My second day in Poltava was also eventful. I had in mind to see a few museums and possibly seit in a cafe to wile away the day. I’d already seen the monuments dedicated to the soldiers, Kozaks, and city memorial the day before, including the ubiquitous statue of Taras Shevchenko. In a museum mood, I decided to pop by the Cosmonautics Museum.
Actually, I didn’t intend to go to the Cosmonautics Museum, but I ended up there because the Ivan Kotlyarevskyj’s museum was closed. The Cosmonautics museum is just across the street so I decided to pop by to see if someone knew what was going on. Long story short, the middle-aged woman running the desk didn’t speak a word of English so they decided to call on their daughter who knew English. Hello Ukrayeenka! In walked a typical, slender, well-put-together 24-year old Ukrainian university student who worked in the museum during the summer months when not at university.
She didn’t know why the Kotlyrarevskyj museum wasn’t open, she even asked her mom (the lady running the front desk) to call the owner. No answer. So I decided to take an hour-long tour of the Poltava Cosmonautics Museum. It’s here that I’d learn that Poltava was an alternate landing site for allied World War 2 planes? And that Yuri Vasilievich Kondratyuk (birth name was Olexandr Gnatovich Shargei), a local scientist, came up with several revolutionary ideas for space flight which would eventually be used in the Apollo program? (Though, apparently, NASA would come up with them on their own.) The museum, though small, housed quite a few authentic artifacts and some replicas from Poltava’s long history of space research.
Not wanting to walk around Poltava by myself, again, I asked her if she’d mind taking me around Poltava, like a tour guide. She could practice her English and I could practice my Ukrainian. Clearing it with her mother she finally agreed. Off we went.
We spent the day together and she told me all about the city, its history, its significance, and where it can go from here. I suggested we get a bottle of horilka for our journey, but she said she doesn’t drink that early in the day. Some folks have standards, I guess.
The city of Poltava is the location of a famous battle between the Ukrainians and the Swedes which decided the course of Ukrainian history for centuries to come. It was during this battle that Ivan Mazepa, praised by some as a hero but derided as a traitor by others, would lose the battle and leave Ukraine in the hands of the Russians. We visited part of the battle site and visited the museum where we attached ourselves to an English tour already in progress. I was surprised to learn that the tour group, although listening in English, was actually Swedish. Apparently lots of Swedes like to visit Poltava and its battle sites for its history.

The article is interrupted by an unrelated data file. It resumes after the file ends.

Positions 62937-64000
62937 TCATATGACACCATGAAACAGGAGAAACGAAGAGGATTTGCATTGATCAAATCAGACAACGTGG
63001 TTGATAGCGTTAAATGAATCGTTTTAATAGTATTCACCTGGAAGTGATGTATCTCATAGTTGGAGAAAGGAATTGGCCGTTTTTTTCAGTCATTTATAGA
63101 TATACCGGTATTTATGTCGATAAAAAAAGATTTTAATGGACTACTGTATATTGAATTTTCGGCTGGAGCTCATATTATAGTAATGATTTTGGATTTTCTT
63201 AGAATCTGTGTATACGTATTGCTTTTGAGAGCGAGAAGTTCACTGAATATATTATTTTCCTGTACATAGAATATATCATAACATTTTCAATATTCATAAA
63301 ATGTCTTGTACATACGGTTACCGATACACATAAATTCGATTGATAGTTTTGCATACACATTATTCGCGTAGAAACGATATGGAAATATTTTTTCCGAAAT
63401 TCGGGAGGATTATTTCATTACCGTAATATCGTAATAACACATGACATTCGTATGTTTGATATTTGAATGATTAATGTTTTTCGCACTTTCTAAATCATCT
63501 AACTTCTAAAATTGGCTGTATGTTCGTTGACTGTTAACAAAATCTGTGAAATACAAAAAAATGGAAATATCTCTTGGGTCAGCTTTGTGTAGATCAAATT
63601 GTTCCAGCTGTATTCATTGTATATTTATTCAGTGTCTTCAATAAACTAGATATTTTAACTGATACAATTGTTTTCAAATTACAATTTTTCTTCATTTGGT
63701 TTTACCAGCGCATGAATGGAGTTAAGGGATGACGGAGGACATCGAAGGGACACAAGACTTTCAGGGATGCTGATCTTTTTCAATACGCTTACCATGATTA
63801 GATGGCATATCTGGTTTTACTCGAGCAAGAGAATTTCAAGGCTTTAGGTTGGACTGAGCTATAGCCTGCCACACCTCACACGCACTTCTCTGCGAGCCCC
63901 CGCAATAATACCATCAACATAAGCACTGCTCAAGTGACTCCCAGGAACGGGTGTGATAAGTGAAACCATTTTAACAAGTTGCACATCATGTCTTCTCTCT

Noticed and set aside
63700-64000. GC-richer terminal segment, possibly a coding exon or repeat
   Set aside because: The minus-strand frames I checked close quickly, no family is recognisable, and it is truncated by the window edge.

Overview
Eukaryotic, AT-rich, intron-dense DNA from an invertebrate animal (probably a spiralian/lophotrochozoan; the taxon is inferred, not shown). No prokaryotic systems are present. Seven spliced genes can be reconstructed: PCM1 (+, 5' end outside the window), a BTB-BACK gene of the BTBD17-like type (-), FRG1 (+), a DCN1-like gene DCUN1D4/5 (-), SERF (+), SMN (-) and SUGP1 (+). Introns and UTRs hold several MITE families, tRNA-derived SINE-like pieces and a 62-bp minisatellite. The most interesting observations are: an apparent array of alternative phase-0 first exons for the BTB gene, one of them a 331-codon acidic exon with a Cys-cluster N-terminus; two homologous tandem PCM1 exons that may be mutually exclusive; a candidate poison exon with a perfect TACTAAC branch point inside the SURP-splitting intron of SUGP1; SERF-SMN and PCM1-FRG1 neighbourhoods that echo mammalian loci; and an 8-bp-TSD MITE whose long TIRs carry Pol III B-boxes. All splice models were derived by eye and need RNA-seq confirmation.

Heading back to the city, we walked around downtown Poltava. My guide impressed me with the knowledge of her city’s history which made me kinda wonder what I knew about my hometown Winnipeg. Churches, buildings, monuments and Ivan Kotlyarevskyj’s house.
Steve, who is Ivan Kotyablahblahblah?
Ah, well, Mr. Ivan Kot-lyah-rev-ski is one of two famous writers to emerge from Poltava. In any event, Mr. K. is credited as being the first truly Ukrainian writer. He read Vergil’s Aeneid and was inspired to write his own version. The result was a story called Eneyida in which the characters of Vergil’s work are Ukrainian Cossacks but have Greek and Roman names. Not only that, following in the tradition of Homer and Vergil, Mr. K. wrote his book in half the space it took Misters H. and V. – the Eneyida is only 6 books long. He also wrote another famous work Natalka Poltavka which is often taught in Canadian-Ukrainian schools.
The other well-known writer from the Poltava region is Nicolai Gogol, though you might recognize his name as being Russian. Gogol is the creator of the legendary Kozak, Taras Bulba, a short story that would spawn a couple of adaptations both in Hollywood and Moscow. Although Gogol’s Ukrainian up-bringing permeates his works, he relocated to St. Petersburg and then Moscow seeking literary fame. So it is with writers, moving away from their home towns. Unlike Kotlyarevskyj, Gogol did not have a house in Poltava, but he watches over the city by way of a sitting statue.
I had promised one of my aunts in Canada that I’d bring back a rushnyk made in Poltava. A rushnyk is a traditional embroidered table cloth, typically given to newly-wed couples. However, since Ukraine is experiencing an influx of tourists, these traditional pieces are slowly giving way to machine-made, mass-produced copies. I was looking for a hand-made rushnyk and, after walking around for a bit, we found a Ukrainian souvenier store. $100 seemed to be the standard price of a rushnyk and I’m sad that I didn’t get two and a Ukrainian shirt. These pieces were amazing. I managed to snap a photo of the lady running the store and her current work in progress.
Of course, we ended the day at a bar and imbibed with a few “live” beers chatting about life. I told her about my time in Ukraine so far, and even mentioned the Ukrainian dating website. She went silent, I gasped as I knew all too well about that silence. Soon after she confessed she works for a dating website: she writes letters and gets paid $10 per letter… but she’s only done four to date. Upon hearing this, I start thinking about offering my own writing services to women. Hmmm, a quote about writing popped into mind:
“Writing is like prostitution. First you do it for the love of it, then you do it for a few friends, and finally you do it for money.” – Moliere
I gave her a few dollars for her efforts as a tour guide and then hurried back to my hotel to gather my stuff for the train that night, the idea of writing to women for money still in my mind.